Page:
How Strivve is Helping Credit Card Issuers Capture Lost Revenue and Gain Visibility
Chris Churilo /
Use Cases, Product, Developer
Jan 08, 2021
“We all get our credit cards replaced a lot. Our online ecosystem is getting more complex with the number of accounts we have. We wanted to simplify that, and make it less complicated to get those cards back on file,” says Katherine Chavez, Director of Marketing for Strivve (formerly Switch, Inc.).
Strivve is a startup that aims to take the pain out of updating credit and debit cards by automating the updating process. This was the need driving Strivve to build a platform that helps issuers get their cards into use immediately, to update online payment profiles, and activate new or replacement cards on cardholders’ behalf.
The task of managing cards to site relationships, however, is complex. To build their credit card updater, Strivve needed anonymized site navigation for machine learning to enable using remote process automation (RPA). Strivve chose InfluxDB Cloud, the hosted version of InfluxDB, as their platform’s time series database. Here’s how they built their platform.
Credit card updater solving card issuer and cardholder needs
Strivve sought to solve both card issuer and cardholder needs.
- Cardholders have to replace their card on every single site if they get a new card a painstaking, time-consuming process.
- Card issuers and merchants lose significant revenue when reissuing events (such as fraud) occur and replacement cards are active but not used. A card issuer's goal is not to know what sites their cardholders are using but to get their card on those sites.
With the growing number of cards in every wallet, online merchants are storing on file. Besides the need to store credit card information, Strivve needed to store login credentials on all sites used by each cardholder.
The path of machine learning and remote process automation
Early on in their journey, Strivve attempted to gather as much data as possible but soon realized that classic mining techniques were not the right approach. They narrowed down their massive data volume to only data of interest:
- Anonymized site navigation for machine learning so that they can help their users through their remote process automation (RPA).
- Anonymized RPA interaction error data for troubleshooting whereby the service provider gets errors snapshotted to help resolve them.
Strivve first chose Elasticsearch, put a Logstash server up into Linux, and created an EC2 instance on AWS. However, they learned that it was difficult to get the machine learning and troubleshooting artifacts out of Logstash; that Logstash wouldn’t scale for their needs; and that it didn’t fit their strategic model of leveraging non-intellectual property hosted/cloud services.
As a small team, Strivve had to be creative and efficient in gathering data and extracting value from it. They decided to invest their energy into machine learning and remote process automation. This put an end to using Elasticsearch and set them on a search for an alternative.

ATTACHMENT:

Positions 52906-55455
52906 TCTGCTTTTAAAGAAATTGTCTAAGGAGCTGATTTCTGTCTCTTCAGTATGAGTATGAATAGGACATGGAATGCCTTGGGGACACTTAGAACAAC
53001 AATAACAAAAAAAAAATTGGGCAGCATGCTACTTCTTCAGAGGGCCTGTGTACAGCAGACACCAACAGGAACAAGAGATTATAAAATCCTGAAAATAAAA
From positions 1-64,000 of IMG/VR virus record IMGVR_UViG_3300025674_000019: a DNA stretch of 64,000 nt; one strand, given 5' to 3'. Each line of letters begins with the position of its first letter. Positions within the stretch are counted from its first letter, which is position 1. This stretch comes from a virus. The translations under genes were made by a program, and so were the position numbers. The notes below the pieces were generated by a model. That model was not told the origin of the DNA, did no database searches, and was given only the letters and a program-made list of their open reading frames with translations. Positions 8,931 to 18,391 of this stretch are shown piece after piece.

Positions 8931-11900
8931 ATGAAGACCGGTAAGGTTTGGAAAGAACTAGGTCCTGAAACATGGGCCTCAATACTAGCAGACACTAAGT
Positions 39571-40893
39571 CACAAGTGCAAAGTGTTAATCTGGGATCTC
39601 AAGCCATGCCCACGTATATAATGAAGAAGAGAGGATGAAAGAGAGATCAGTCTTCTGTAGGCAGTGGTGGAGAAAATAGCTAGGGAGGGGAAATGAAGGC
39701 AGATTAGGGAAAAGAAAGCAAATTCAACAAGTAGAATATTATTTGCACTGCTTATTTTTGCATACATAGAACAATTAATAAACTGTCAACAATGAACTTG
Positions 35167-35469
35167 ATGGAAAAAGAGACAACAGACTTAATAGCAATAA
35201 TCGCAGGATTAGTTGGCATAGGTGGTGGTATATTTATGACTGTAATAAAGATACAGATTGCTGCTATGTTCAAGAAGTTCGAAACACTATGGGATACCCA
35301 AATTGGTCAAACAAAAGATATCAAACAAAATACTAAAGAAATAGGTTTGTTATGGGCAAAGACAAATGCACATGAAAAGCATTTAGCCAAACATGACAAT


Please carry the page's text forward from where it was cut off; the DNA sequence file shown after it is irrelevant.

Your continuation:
Managed time series database for Strivve's credit card updater
“We saw some of the other folks using InfluxDB, and some of the scale points they were using it at. Could we generate a big enough load to bother InfluxDB? It was far beyond what we were doing with Logstash at that time,” says Gary Tomlinson, Strivve’s Director of R&D, “We knew it would work for what we were doing.”
Strivve chose InfluxDB because it is:
- Purpose-built for time series data
- Tag system based
- Available in a cloud version (InfluxDB Cloud)
- Widely adopted by the community
Strivve modified their machine learning system to ingest time-based site navigation events stored in InfluxDB. Since InfluxDB is time-based, it was easy to use InfluxQL to query the data on time for analysis in their machine learning system. This allowed them to structure their data nicely so when problems arise, they are able to navigate the records to determine cause during any specified time period. The InfluxData platform is well-suited for machine learning because it can easily send time series data to an ML solution for training. The trained model can then be brought back into InfluxDB to provide real-time dashboarding and trigger the appropriate workflow.
Using best-in-class security protocols, Strivve’s platform CardUpdatr (formerly called TopWallet), also available in the form of an API called CardSavr, discovers where cards are used for payments, navigates to login pages, and adds new or updated payment cards on behalf of each user. This unique functionality is enabled by streaming anonymized crowdsourced site artifacts into InfluxDB for learning, analysis and support.
<figcaption> The Strivve Platform is easily integrated into any online environment.</figcaption>
Platform architecture using InfluxDB Cloud and machine learning
Early on, Strivve realized that if they anonymize their data, they could crowdsource site artifacts and learn about visited sites that they have commercial relationships with. The Remote Process Automation, which runs in the virtual or real browser, interfaces with merchant sites on behalf of an end user. So they can log in, impersonate users, navigate forms, update billing information and card information, and replace a card.
<figcaption> Service architecture of Strivve’s platform</figcaption>
Strivve leverages machine learning to automate common tasks across tens of thousands of the most popular websites. They modified their machine learning system to ingest site navigation events. InfluxDB Cloud, being time-series-based, made that ingestion easy to set up and implement.
Strivve’s automation technology allows issuers to capture lost revenue of newly issued cards while enhancing cardholder convenience and security. By choosing InfluxDB Cloud, Strivve successfully built their groundbreaking credit card updater service. Learn more about this machine learning use case deploying InfluxDB Cloud.